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Hurricanes Happen

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Preparing

First, remember the story of the ant and the grasshopper. The ending of that one varies, including the New Orleans variation which blames the government for the grasshopper's predicament. However, the moral remains clear: you are the one responsible for your own planning. In a serious storm, there may be people to help – or the helpers may be rather tied up ensuring their own survival. It doesn't pay to assume that others will cover your lack of planning. It may also be helpful to remember the story of the Little Red Hen – nobody wanted to help her in the early stages of preparing her bread, but everyone wanted to help eat it...

There is absolutely no excuse for not preparing for hurricane season. It's not hard to do, and it's not expensive to do. On the other hand, it's really difficult and expensive to deal with a lack of preparation. Think about it. It's better to be prepared than to be scared.

We are fortunate to be living on Trinidad Way, where neighbors care about each other, watch over each other, and help each other out. This was evident before, during, and after Wilma in 2005. Teams were seen roaming the street to be sure that everyone who wanted help with their shutters was able to get help. Wilma, though, was very different from other storms – we had a lot of time to prepare, and we had a lot of warning from the Mexican devastation. If you can't get your shutters up yourself, arrange for a service to assist you. Relying on your neighbors may be a bad choice, if they choose to evacuate. As a last resort, call a street rep – they may know of someone who can provide last-minute assistance, but they may not. If you can help someone out, be sure a street rep knows.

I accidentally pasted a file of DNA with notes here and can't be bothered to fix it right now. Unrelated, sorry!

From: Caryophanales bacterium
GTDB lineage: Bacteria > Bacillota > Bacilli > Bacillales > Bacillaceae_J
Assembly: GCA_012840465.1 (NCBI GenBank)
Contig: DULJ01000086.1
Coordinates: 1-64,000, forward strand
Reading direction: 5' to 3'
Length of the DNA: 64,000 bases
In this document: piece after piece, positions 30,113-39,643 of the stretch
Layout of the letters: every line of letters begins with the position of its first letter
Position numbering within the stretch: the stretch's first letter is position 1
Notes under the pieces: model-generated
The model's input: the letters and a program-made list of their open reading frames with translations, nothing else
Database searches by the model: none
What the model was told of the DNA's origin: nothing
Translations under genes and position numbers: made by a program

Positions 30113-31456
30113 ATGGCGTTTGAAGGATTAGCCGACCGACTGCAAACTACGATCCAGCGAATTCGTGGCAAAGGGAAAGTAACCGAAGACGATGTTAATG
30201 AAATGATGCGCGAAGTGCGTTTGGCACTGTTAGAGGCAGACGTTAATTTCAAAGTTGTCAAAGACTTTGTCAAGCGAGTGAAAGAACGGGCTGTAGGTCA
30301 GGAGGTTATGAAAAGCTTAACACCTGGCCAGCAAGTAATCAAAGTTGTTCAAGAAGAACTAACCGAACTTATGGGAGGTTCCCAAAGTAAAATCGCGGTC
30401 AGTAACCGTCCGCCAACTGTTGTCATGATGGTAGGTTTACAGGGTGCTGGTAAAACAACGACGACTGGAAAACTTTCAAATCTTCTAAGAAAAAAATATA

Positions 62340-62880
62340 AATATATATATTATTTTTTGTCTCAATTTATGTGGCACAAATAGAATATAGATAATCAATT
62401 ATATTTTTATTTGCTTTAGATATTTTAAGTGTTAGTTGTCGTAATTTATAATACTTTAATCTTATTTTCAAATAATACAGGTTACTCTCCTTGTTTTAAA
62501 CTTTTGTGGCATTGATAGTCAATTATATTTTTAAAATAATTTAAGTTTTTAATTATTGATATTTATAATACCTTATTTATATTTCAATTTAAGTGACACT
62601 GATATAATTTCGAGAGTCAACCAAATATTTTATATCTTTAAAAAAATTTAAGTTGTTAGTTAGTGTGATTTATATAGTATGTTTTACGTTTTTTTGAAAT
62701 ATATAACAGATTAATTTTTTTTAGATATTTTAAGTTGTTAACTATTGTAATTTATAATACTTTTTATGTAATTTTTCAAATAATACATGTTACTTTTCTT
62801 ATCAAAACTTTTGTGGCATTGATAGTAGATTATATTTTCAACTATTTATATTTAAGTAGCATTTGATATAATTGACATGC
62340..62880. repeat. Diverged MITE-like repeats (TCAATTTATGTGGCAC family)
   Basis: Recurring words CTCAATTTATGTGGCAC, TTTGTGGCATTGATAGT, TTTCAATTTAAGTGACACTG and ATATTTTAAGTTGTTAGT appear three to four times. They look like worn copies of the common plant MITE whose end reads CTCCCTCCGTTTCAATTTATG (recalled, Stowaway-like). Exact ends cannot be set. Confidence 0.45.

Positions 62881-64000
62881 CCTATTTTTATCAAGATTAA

In Florida, we rely heavily on electricity for safety and comfort. Following a hurricane, there isn't any. Sometimes for days, maybe for weeks after a major storm. If you think a generator is right for you, don't wait. Go buy one now. Learn how to use it. You'll be glad you did. If you're going to keep gas around in cans, or in the generator itself, be sure to add stabilizer – otherwise, your emergency gasoline will resemble useless Jello. If you hope to rely on a neighbor to let you plug in an extension cord, be a sport – go buy a 5-gallon can of gasoline, fill it, add some gas stabilizer, and keep it next to a long heavy-duty extension cord. There are several generators on Trinidad Way, and the owners might be able to help, but you'll see lots more smiles if you arrive with that can of stabilized gas to go with your own extension cord.

If you're planning to deal with a hurricane by leaving, you'll probably be in the majority – please put away your “stuff”. Some of us, though, will be sticking around unless it looks like a real monster coming. Even if you're the hardy type, pay attention to the emergency management folks – if they say to evacuate our area, there just might be a really good reason.

OK, now we're down to those of us who are likely to stick around. Your shutters are up, you've got your three-day supply of fresh non-perishable food, $500 cash or so, medications, and three gallons of water per person. (On this street, you probably have a backup supply of wine, too.) You even remembered to have a hand-operated can opener. An emergency NOAA weather radio is an excellent addition to your preparations. During Wilma, very few people knew that a tornado warning was issued for an observed tornado affecting our area around 2:30 AM – phones were out, making it impossible to warn neighbors, and it wasn't exactly prudent to go door-to-door right about then…

Things you might need to know

Street Reps

Be an ant, or a Little Red Hen – don't be a grasshopper.

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Kenneth W. Brown, 4057 Trinidad Way, Naples, FL 34119
FBO Trinidad Way Neighborhood, IslandWalk

This is edition #5-web, 21-Feb-2014. Contact Ken Brown if you have suggestions for revisions or additional information.